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2 The Privacy Impact Assessment Developed by the French Commission Nationale de l'Informatique et des Libertés
F. Bieker et al.
As it has been published in the EU’s Oﬃcial Journal, the GDPR according to
its Articles 88(1) and 91(2) will be applicable from 25 May 2018 and replace the
current Data Protection Directive 95/46/EC. It will be directly eﬀective in the
Member States as prescribed by Article 288(2) TFEU. The obligation to carry
out a DPIA, as well as its minimum requirements are provided in Article 35
Conducting a Data Protection Impact Assessment
When a high risk for the rights of individual concerned is likely to emanate
from the nature, scope, context or purposes of data processing, a DPIA has to
be carried out according to Article 35(1) GDPR. Paragraph 3 lists examples of
when such a high risk is likely to occur
(a) When data are systematically and extensively evaluated to analyze the personality of a natural person based on automated processing, including proﬁling, and decisions which have legal or similarly serious consequences for
(b) when sensitive data or data on criminal convictions or penalties are
processed in large scale, or
(c) when public areas are monitored systematically on a large scale.
With the new provision, the EU legislator demands the identiﬁcation of risks:
The controller has to assess whether there is a risk in order to determine whether
a DPIA has to be conducted. However, this approach is not to be confused with
the general procedure of risk management. The latter usually addresses risks for
an organization and its activities. This is not the case in Article 35(1) GDPR,
which concerns the risk for the rights and freedoms of individuals. Thus, unlike
in risk management, there is no acceptable residual risk and every processing of
personal data is an interference with the individual rights and freedoms and has
to be justiﬁed.
Where necessary, the controller has to review whether the processing is still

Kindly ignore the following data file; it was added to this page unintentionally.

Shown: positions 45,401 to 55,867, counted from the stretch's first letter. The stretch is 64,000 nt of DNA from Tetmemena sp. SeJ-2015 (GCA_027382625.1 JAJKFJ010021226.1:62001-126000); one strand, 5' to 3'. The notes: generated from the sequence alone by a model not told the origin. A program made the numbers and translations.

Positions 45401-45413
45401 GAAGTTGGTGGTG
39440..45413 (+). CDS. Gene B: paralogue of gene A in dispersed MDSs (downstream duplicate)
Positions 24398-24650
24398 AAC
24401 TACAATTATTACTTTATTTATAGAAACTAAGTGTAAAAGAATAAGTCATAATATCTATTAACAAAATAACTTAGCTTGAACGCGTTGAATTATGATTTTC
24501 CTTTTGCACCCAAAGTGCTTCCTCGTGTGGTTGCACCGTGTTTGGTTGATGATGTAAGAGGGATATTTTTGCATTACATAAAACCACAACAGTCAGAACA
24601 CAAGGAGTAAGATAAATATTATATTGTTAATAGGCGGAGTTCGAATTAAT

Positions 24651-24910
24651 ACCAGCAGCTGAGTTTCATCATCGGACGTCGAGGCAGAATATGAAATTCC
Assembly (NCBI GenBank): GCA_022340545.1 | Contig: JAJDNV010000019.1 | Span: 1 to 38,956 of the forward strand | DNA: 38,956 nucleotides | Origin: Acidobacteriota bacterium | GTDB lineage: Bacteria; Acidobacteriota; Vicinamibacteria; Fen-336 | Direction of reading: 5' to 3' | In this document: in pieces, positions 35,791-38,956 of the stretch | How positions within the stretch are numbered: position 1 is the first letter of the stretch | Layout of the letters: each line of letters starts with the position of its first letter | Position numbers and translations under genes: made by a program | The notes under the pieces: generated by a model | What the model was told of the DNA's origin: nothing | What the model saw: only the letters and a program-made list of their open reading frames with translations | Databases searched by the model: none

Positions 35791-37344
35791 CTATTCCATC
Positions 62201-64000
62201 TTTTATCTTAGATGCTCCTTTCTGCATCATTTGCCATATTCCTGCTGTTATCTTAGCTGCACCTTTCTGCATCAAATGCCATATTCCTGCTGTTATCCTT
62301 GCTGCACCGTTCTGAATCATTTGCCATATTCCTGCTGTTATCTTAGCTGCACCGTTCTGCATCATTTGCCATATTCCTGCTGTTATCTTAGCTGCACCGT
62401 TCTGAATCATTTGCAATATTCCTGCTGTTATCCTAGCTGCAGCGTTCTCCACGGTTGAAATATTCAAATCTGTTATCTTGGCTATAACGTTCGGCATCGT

compliant with the ﬁndings of the DPIA according to Article 35(11) GDPR.
According to the provision this is the case at least when there is a change in
the risk posed by the processing of data. The European Parliament’s proposal
included an obligatory biannual review of the compliance with data protection
provisions to demonstrate that the processing of personal data is compliant to
the DPIA. While this was not adopted in the ﬁnal version, it is clear that a
change in the risk is merely one of the options for a review of the DPIA. Such
a necessity however, is also brought about by changes in technology (i.e. when
new technologies allowing for data minimization) or when the modes of data
processing are changed.
Further, the data protection authorities are authorized to enumerate cases
of data processing which do and do not require a DPIA under Article 35(4)
A Process for Data Protection Impact Assessment
and (5) GDPR in speciﬁc lists. Even though Article 35(3) GDPR already lists
categories where a high risk is likely to occur, it can be useful to enumerate
further instances that clearly demonstrate a high level of interference with the
rights of individuals, such as big data or processing of any special categories of
personal data as enumerated in Article 9(1) GDPR. However, as the compilation
of a list under Article 35(5) – cases where the necessity of a DPIA can be rejected
under all circumstances – is not obligatory, this should not be pursued by data
protection authorities. Article 35(1) GDPR already requires a high risk for the
rights of individuals in order to require a DPIA. The high level of protection of
fundamental rights such as the right to private life according to Article 7 CFR
and data protection under Article 8 CFR envisaged by Recitals 1 through 4 and
10 as well as Article 1(1) and (2) GDPR mandates that any high risk for the